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FRIDAY, Aug. 5 (HealthDay News) -- Pulse oximetry is a reasonably accurate screening test for detecting congenital heart defects in newborns, according to a study published online Aug. 5 in The Lancet.
Andrew K. Ewer, M.D., from the University of Birmingham in the United Kingdom, and colleagues investigated the accuracy of pulse oximetry as a screening test for congenital heart defects. A total of 20,055 newborn babies born after more than 34 weeks of gestation were screened with pulse oximetry before discharge. Echocardiography was performed on babies who did not achieve predetermined oxygen saturation thresholds; all others were followed up to 12 months of age by registries and clinic visits. Sensitivity and specificity of pulse oximetry for detection of critical congenital heart defects or major congenital heart disease were the main outcome measures.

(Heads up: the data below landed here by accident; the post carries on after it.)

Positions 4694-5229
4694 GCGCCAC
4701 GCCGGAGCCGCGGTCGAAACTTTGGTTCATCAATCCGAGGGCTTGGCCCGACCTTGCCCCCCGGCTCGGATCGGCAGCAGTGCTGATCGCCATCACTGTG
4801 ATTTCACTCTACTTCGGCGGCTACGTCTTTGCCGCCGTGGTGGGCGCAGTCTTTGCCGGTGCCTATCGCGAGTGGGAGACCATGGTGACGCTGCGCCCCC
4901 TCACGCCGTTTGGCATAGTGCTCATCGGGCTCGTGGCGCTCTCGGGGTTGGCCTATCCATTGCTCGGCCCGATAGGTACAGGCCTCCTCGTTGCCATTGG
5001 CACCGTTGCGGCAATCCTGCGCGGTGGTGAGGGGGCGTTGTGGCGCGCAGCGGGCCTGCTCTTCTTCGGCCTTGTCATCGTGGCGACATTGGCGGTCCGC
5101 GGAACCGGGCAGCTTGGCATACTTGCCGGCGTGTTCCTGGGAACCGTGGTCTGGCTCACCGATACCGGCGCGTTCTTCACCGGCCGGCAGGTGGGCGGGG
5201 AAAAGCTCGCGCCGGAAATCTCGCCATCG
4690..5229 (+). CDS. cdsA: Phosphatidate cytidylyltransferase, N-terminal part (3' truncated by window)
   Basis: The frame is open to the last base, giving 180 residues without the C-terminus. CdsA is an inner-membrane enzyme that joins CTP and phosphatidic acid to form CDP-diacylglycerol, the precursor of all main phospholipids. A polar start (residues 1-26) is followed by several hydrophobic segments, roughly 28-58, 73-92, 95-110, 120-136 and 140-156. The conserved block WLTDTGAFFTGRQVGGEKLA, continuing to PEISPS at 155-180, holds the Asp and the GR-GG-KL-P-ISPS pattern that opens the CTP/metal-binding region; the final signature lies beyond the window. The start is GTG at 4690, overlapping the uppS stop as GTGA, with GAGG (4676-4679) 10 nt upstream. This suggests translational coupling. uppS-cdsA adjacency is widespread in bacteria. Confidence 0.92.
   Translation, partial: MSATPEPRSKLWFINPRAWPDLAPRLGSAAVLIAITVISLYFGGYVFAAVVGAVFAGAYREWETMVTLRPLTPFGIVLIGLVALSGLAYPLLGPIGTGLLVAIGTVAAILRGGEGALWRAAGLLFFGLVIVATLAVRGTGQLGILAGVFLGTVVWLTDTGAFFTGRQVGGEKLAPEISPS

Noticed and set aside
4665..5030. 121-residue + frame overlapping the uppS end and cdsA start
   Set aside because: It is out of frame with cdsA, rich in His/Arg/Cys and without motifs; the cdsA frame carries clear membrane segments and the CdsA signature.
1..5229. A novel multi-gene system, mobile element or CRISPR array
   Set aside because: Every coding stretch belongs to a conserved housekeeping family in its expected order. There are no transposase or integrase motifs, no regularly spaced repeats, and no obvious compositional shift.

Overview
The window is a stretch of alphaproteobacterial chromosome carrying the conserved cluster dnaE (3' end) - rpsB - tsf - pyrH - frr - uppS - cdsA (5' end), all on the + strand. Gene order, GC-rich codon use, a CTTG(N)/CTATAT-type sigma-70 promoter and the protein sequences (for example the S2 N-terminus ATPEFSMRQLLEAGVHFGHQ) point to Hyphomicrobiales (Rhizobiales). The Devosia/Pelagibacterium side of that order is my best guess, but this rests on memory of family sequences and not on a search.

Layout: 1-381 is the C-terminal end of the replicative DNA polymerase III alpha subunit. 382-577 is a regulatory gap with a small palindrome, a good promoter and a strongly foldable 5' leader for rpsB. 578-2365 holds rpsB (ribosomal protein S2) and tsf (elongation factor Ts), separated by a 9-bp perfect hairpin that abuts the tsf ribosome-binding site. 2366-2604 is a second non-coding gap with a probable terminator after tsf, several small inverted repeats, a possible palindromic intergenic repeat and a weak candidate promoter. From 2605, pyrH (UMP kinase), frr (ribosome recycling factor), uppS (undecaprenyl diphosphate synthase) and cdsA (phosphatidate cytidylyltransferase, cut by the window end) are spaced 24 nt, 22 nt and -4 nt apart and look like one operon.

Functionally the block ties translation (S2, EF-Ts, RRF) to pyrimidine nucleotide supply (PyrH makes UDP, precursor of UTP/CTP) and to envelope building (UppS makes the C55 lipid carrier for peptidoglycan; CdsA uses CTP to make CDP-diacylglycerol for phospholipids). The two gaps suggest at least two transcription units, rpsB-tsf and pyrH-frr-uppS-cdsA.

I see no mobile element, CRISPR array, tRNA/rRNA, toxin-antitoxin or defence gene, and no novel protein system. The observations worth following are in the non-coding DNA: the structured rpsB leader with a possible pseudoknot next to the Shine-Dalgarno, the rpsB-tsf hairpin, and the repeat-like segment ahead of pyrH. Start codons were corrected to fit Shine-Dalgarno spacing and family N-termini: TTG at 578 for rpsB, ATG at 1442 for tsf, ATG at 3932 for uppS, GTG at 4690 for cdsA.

The investigators identified 53 newborn babies with major congenital heart disease, including 24 critical cases, a prevalence of 2.6 per 1,000 live births. The sensitivity of pulse oximetry was 75.00 and 49.06 percent for critical cases and all major congenital heart defects, respectively. Prior antenatal ultrasonography indicated 35 suspected congenital heart defects, the exclusion of which reduced the sensitivity to 58.33 percent for critical cases and to 28.57 percent for all major congenital heart defects. A total of 169 babies showed false positive results, out of which, six had significant but not major congenital heart defects, while 40 had other illnesses that required urgent medical intervention.
"Pulse oximetry is a safe, non-invasive, feasible, and reasonably accurate test, which has a sensitivity that is better than that of antenatal screening and clinical examination," the authors write.
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